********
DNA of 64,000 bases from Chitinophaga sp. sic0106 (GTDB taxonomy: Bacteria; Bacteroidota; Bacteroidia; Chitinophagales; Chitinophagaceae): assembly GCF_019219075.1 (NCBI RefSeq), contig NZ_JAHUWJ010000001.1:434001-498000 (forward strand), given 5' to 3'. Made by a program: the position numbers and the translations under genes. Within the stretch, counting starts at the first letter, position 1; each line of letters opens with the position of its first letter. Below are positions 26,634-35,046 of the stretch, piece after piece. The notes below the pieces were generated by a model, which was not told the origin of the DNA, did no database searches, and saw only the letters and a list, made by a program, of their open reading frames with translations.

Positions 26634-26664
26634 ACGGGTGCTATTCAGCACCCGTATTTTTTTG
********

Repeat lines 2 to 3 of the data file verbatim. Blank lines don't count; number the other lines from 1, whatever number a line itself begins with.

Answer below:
Positions 26634-26664
26634 ACGGGTGCTATTCAGCACCCGTATTTTTTTG